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I have a server running 5 or 6 small Rails apps. All their attached files are on S3 and they all use MySQL as database. Each app has its own user and runs some thins. There is an nginx server doing the load balancing and domain routing.

I plan to replace this server by a Docker installation : one server with one container per app, with a nginx in front.

My question is : where would you put the database part ?

I mainly see 4 possibilities :

1) One Mysql server inside of each app container. This seams not to be Docker's philosophy I think. It would require each container's data to be backuped individually.

2) A unique MySQL container for all apps.

3) A standard MySQL installation on the host Docker server.

4) A separate MySQL server for all apps.

What would you do ?

PS : I know Docker is not production ready yet, I plan to use it for staging at the moment and switch if I'm happy with it.

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2 Answers 2

up vote 19 down vote accepted

It depends on several factors. Here are some questions to help you to decide.

  • Are the 5-6 apps very similar (i.e., in Docker terms, you could base them on a common image), and are you thinking about deploying more of them, and/or migrating some of them to other servers?

    • YES: then it makes sense to embed the MySQL server in each app, because it will "stick around" with the app, with minimal configuration effort.

    • NO: then there is no compelling reason to embed the MySQL server.

  • Do you want to be able to scale those apps (i.e. load balance requests for a single app on multiple containers), or to scale the MySQL server (to e.g. a master/slave replicated setup) ?

    • YES: then you cannot embed the MySQL server, otherwise, scaling one tier would scale the other tier, which will lead to though headaches.

    • NO: then nothing prevents you from embedding the MySQL server.

  • Do you think that there will be a significant database load on at least one of those apps?

    • YES: then you might want to use separate MySQL servers, because a single app could impede the others.

    • NO: then you can use a single MySQL server.

Embedding the MySQL server is fine if you want a super-easy-to-deploy setup, where you don't need scalability, but you want to be able to spin up new instances super easily, and you want to be able to move instances around without difficulty.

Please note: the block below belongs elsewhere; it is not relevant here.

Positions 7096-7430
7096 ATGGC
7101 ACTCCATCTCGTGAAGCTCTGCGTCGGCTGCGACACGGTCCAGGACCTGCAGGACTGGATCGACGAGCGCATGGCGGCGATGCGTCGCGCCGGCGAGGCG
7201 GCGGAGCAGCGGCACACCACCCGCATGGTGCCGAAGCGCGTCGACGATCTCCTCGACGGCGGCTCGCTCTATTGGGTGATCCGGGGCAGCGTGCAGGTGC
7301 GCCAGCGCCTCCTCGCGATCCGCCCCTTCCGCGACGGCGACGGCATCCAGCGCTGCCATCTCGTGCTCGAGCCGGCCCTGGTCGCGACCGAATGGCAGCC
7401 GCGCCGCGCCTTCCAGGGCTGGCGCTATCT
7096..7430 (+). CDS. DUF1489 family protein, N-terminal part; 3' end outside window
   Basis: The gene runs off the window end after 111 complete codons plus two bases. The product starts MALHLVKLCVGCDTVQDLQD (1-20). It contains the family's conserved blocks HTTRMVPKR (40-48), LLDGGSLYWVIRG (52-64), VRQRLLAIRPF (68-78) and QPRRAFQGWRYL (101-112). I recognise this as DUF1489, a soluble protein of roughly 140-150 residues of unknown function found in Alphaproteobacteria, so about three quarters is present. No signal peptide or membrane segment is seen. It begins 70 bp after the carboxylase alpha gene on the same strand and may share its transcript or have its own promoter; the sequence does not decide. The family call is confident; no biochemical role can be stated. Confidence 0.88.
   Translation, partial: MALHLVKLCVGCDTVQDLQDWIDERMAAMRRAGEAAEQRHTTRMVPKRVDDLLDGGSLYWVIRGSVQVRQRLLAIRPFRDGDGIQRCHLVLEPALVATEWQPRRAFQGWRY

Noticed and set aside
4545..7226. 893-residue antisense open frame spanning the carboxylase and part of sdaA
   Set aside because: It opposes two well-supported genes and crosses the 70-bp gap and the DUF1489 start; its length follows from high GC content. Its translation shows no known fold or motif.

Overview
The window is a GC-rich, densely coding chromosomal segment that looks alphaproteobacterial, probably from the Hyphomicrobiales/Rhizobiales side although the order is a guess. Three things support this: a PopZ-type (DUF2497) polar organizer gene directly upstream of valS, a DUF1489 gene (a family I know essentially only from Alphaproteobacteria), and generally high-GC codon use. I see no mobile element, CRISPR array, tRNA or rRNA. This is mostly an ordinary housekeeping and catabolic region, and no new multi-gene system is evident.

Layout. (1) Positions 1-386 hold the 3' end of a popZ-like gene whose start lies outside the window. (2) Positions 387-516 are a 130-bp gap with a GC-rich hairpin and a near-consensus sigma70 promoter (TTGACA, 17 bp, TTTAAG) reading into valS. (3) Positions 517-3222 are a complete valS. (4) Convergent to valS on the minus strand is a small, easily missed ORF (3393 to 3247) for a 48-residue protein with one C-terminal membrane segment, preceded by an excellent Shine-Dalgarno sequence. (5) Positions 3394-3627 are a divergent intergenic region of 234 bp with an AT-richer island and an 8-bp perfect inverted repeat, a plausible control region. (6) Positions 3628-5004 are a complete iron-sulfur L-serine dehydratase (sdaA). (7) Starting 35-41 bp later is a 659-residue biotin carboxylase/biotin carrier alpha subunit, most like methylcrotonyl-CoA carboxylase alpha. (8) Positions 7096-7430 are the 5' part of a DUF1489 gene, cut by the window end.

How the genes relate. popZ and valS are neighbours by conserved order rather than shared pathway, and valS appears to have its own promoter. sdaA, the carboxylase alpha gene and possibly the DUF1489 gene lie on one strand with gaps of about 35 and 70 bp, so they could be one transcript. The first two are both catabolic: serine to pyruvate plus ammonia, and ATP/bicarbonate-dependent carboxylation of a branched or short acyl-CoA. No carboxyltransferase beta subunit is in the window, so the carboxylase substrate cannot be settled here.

The most flexible setup is the one where you deploy one app container + one MySQL container for each app. If you want to do that, I would suggest to wait for Docker 0.7, which will implement links, which will let you have a basic service discovery mechanism, so that each app container can easily discover the host/port of its database container.

I wouldn't deploy MySQL on the host; if you want a single MySQL install, you can achieve the same result by running a single MySQL container and running it with -p 3306:3306 (it will route the host's 3306/tcp port to the MySQL container's 3306/tcp port).

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Thanks! Yes the apps are similar, except their Rails and Ruby versions, it's just standard Rails apps and their dependencies. No need for scaling or replication, just basic (almost legacy) websites with few features. –  aurels Oct 8 '13 at 19:59

Since the 5 or 6 apps are small as you described, I will definitely exclude the option of installing a separate MySQL per container for two reasons:

  1. It is waste of server resources, it is almost equivalent to installing MySQL 5 or 6 times on the same server.
  2. It is less flexible (cannot scale DB independently from the apps) and harder to backup.

Having a dedicated MySQL container or installing MySQL on the host directly (i.e. not dockerizied), should have almost the same performance (at the end you will have a native mysql process on the host regardless if it is in the container or not).

The only difference is that you have to mount a volume to persist the data outside the MySQL container, so having a dedicated MySQL container is a better option.

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When choosing to run MySQL directly on the Docker host, would the containers be able to connect to it easily ? Simply via 127.0.0.1 ? –  aurels Nov 11 '14 at 14:42
    
Yes, via volumes. I use 1 docker mysql container with multiple apps using it, also in containers. The host has only docker installed. –  majkinetor Nov 18 '14 at 0:28
    
Yes just pass the IP/Port of your MySQL as environment variables to the docker container that will use it (Not 127.0.0.1). @majkinetor, he is asking about running MySQL directly on the host i.e. outside docker container –  iTech Nov 24 '14 at 8:43

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